In the new year I had been thinking about the Victorians and their decoupage traditions…filling
the void with sentiment and changing functionality into décor. I am interested in the way that they
found the ability to combat subjugation with practice.

My Mother died on Feb 24. Although there were five grueling weeks of hospital, it was relatively
sudden and unexpected. I was able to say goodbye. And the world shut down three weeks later.
As we headed into lockdown my grief threaded its way into the fabric of the creative process.
I started snipping paper, laying tissue, mounting, gluing, sanding, gluing, sanding, gluing, sanding and
finally waxing. With a lot of time, anxiety and boredom became a preoccupation with making more and
more panels, reaching toward finishing another row.

As a result, the panels provided me with the loss of consciousness that making can achieve. Coming back to the present and looking at what the hours had produced with no memory of the design. This disassociation is cathartic and mitigates the daily triggers.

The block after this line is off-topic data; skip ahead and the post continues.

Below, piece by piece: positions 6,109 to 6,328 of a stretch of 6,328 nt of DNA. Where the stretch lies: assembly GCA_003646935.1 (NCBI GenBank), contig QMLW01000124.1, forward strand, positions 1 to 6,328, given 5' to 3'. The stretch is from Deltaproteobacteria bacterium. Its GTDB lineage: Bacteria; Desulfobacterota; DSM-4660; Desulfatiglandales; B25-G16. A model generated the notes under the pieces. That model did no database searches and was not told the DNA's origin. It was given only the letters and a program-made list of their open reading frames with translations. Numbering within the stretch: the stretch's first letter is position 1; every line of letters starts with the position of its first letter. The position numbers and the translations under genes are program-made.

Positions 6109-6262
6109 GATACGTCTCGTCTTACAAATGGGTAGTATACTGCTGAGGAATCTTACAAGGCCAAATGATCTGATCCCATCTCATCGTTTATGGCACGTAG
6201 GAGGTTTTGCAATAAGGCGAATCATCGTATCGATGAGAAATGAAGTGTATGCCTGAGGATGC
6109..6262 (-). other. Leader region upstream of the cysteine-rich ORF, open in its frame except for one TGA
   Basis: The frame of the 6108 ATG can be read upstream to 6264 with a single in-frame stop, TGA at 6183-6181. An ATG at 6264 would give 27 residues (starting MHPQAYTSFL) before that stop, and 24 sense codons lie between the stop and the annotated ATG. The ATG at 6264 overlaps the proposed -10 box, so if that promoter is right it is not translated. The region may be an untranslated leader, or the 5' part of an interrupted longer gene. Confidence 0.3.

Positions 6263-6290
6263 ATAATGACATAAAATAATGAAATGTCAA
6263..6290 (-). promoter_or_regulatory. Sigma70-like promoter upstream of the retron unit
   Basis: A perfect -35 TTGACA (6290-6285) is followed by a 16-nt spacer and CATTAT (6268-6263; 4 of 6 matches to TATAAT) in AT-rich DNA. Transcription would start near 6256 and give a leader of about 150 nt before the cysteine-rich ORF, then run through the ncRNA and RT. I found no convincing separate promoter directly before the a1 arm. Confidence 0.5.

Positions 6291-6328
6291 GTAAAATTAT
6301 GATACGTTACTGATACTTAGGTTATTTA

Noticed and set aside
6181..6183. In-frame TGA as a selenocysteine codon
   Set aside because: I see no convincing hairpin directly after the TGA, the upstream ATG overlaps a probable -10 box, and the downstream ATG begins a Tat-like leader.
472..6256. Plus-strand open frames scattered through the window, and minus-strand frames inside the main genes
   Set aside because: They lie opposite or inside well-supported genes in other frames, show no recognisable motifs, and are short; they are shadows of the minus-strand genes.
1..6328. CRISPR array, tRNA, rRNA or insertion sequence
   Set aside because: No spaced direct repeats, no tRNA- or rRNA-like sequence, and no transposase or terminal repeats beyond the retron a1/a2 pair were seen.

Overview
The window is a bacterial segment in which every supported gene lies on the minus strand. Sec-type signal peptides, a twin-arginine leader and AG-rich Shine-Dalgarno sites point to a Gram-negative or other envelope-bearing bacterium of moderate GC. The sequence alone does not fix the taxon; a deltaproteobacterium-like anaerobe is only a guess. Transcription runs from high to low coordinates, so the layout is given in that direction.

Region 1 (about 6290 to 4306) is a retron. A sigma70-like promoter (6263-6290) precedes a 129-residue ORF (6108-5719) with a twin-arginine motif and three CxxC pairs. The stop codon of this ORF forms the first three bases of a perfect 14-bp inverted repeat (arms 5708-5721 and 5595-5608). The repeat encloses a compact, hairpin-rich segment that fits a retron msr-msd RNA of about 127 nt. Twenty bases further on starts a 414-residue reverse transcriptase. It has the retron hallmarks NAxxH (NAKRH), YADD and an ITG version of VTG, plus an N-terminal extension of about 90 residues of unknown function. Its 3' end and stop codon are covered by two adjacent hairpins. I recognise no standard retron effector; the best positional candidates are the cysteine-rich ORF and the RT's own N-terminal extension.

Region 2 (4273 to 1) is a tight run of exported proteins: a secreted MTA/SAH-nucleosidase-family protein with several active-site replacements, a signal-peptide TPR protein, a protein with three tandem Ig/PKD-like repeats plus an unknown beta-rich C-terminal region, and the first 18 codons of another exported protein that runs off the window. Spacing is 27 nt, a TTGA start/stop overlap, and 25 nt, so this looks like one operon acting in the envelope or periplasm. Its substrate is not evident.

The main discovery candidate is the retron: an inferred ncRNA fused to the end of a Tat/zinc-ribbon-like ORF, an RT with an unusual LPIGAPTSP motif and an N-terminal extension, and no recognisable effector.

This is unlike the work that I usually do. It is not about personal narrative, nor purge, nor observation.
This is boiled down, an array of problem solving and basic craft that allowed me to let go of one panel
and get on to the next one. It is filled with sorrow, rage, fear, powerlessness, uncertainty, repression and
isolation, but in actuality it is simply a beautiful grid. The Victorians would have approved.